Almost Nobody Remembers The Time A World-Famous Author Shot And Killed His Wife Over A Drunken Game

Most people have never heard the name Joan Vollmer, but she was an undeniable part of American culture as she helped found the Beat movement and inspired some of the most famous hardcore poets of the 1950s. And Joan Vollmer's death was even more shocking: she was shot in the head by her own husband, the world-famous author William S. Burroughs, during a game of William Tell.

William S. Burroughs is famous for his semi-autobiographical novels about heroin and his close relationship with Jack Kerouac and Allen Ginsberg. But Burroughs's addictions turned deadly when he pulled out a gun in the middle of a party in Mexico City and fired a bullet at his wife's head. Although he fled the country, a Mexican court convicted him of manslaughter in absentia. 

The toxic, self-destructive relationship between Joan Vollmer and William S. Burroughs was captured in the 2000 film Beat, with Courtney Love playing Vollmer. But the movie - along with Burroughs's many fans - may be wrong about Vollmer's death. When William Burroughs killed Joan Vollmer, was it really an accident?


  • Burroughs Said He Became A Writer Because Joan Died – Without Mentioning He Killed Her

    “I am forced to the appalling conclusion,” William S. Burroughs wrote, “that I would never have become a writer but for Joan’s death.”

    In one line, William S. Burroughs credited his career to a woman's death - but he left out the monumental fact that he was the one holding the gun that killed his wife, Joan Vollmer, when she was only 28. Burroughs, famous as one of the founding members of the Beat movement and author of Naked Lunch and Junky, has been described as eccentric, sardonic, and rebellious. But not even Burroughs himself wanted to admit that he was a murderer.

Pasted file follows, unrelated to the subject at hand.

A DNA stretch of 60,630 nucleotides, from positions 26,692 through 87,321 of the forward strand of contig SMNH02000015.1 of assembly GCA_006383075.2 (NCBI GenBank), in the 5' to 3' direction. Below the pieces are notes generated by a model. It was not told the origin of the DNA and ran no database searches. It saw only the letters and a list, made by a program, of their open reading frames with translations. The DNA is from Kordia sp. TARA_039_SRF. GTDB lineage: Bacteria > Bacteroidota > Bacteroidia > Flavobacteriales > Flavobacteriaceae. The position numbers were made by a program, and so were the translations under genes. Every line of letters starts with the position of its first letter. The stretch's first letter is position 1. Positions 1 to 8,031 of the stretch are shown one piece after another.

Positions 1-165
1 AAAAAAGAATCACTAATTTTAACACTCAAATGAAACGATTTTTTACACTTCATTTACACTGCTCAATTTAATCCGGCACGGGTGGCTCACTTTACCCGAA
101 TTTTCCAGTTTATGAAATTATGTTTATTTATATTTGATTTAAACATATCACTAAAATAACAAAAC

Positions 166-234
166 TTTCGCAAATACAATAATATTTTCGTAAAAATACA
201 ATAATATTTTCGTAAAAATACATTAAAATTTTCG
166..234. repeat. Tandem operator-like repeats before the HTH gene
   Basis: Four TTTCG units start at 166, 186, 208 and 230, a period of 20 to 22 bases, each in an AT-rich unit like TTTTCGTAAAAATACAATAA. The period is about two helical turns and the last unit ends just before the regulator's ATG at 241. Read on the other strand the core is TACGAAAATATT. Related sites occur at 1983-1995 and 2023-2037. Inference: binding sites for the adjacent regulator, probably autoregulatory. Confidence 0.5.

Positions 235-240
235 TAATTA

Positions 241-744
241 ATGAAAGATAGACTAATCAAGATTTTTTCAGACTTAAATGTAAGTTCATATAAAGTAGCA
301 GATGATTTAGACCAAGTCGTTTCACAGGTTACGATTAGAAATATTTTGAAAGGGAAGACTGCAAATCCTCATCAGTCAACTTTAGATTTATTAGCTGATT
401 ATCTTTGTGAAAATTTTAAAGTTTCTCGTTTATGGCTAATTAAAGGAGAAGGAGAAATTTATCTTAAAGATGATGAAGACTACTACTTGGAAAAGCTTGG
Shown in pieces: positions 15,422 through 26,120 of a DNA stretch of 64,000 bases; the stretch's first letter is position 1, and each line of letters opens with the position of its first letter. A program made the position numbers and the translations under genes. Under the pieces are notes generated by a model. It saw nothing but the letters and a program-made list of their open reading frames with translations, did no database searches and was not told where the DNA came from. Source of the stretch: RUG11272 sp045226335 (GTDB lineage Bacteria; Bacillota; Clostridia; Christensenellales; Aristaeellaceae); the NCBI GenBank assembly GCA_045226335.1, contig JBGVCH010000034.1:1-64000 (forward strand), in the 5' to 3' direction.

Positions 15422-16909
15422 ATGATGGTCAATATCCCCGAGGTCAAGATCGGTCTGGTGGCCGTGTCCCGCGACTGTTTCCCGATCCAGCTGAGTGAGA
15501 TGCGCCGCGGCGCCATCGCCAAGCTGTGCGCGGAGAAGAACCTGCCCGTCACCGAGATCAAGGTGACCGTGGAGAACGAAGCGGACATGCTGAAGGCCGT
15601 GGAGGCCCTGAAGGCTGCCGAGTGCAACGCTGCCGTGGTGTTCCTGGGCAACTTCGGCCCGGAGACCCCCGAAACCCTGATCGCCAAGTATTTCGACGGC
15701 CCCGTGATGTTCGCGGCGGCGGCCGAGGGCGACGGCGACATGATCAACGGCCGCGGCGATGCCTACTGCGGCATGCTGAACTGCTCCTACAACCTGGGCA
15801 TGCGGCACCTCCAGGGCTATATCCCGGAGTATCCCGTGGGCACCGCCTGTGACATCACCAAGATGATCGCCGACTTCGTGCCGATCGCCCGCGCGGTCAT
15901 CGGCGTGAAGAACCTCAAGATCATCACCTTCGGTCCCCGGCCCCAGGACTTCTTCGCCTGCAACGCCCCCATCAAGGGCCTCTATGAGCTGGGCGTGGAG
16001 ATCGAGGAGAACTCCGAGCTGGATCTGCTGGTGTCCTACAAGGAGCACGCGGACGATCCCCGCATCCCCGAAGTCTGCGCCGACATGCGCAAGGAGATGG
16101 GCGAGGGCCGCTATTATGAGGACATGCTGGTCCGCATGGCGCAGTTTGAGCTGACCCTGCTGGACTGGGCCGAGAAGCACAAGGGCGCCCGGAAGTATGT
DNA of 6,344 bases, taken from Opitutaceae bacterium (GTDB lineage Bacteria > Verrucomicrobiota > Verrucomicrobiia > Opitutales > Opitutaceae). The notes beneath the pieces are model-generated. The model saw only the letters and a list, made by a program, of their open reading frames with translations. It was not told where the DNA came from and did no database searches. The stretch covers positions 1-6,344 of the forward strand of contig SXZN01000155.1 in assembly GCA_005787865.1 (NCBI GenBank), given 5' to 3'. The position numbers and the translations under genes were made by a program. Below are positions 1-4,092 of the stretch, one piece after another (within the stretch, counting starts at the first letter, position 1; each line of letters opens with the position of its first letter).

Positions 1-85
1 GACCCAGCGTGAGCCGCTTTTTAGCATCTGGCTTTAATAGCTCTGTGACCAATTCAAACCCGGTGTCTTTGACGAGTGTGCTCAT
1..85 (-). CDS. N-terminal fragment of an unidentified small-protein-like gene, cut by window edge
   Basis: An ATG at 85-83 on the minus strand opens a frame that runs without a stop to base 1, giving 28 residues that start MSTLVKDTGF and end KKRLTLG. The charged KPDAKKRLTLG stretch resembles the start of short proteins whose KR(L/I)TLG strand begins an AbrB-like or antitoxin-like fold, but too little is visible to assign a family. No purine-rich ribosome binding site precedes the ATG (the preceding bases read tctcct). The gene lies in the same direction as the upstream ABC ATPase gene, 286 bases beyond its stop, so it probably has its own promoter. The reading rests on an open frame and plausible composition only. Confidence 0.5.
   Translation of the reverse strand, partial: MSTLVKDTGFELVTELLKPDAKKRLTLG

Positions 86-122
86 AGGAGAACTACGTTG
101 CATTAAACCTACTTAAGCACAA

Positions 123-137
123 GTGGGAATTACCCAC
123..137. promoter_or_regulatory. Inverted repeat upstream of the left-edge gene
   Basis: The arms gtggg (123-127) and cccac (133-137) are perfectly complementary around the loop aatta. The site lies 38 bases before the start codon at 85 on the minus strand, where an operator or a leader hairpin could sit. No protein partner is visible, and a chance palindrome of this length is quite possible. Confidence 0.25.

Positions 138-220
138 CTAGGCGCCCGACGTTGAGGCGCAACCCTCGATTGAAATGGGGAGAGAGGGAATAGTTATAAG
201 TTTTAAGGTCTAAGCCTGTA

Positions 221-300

Joan Vollmer was shot in the head in 1951. Burroughs spent two weeks in jail, changed his story, and then fled the country to avoid more jail time. And while Joan's writing career was over, Burroughs used her death as a stepping stone towards his own success.

  • Joan And William Had A Drug-Fueled Romance
    Photo: John Vachon / Wikimedia Commons / Public Domain

    Joan And William Had A Drug-Fueled Romance

    William Burroughs and Joan Vollmer met in New York City in 1945. Burroughs was already friends with writers Jack Kerouac and Allen Ginsberg, who introduced him to the young Barnard graduate. The two quickly became inseparable, with alcohol and drugs fueling their romance. Soon, Burroughs was doing heroin, and Vollmer regularly used Benzedrine. 

    By 1945, Joan Vollmer had already been married twice, even though she was only 22, and she had a young daughter named Julie. Burroughs left Vollmer in New York and bought a farm in Texas where he grew marijuana. He came back to the city when he heard Vollmer had been locked up in the psychotic ward at Bellevue. In 1946, Vollmer became pregnant with Burroughs's child, a boy named Billy.

    But two young children didn't slow down the couple. They moved to New Orleans, where Burroughs was arrested for heroin possession. The pair fled to Mexico City to wait out the statute of limitations.

  • Joan Used Alcohol To Get Through Speed Withdrawal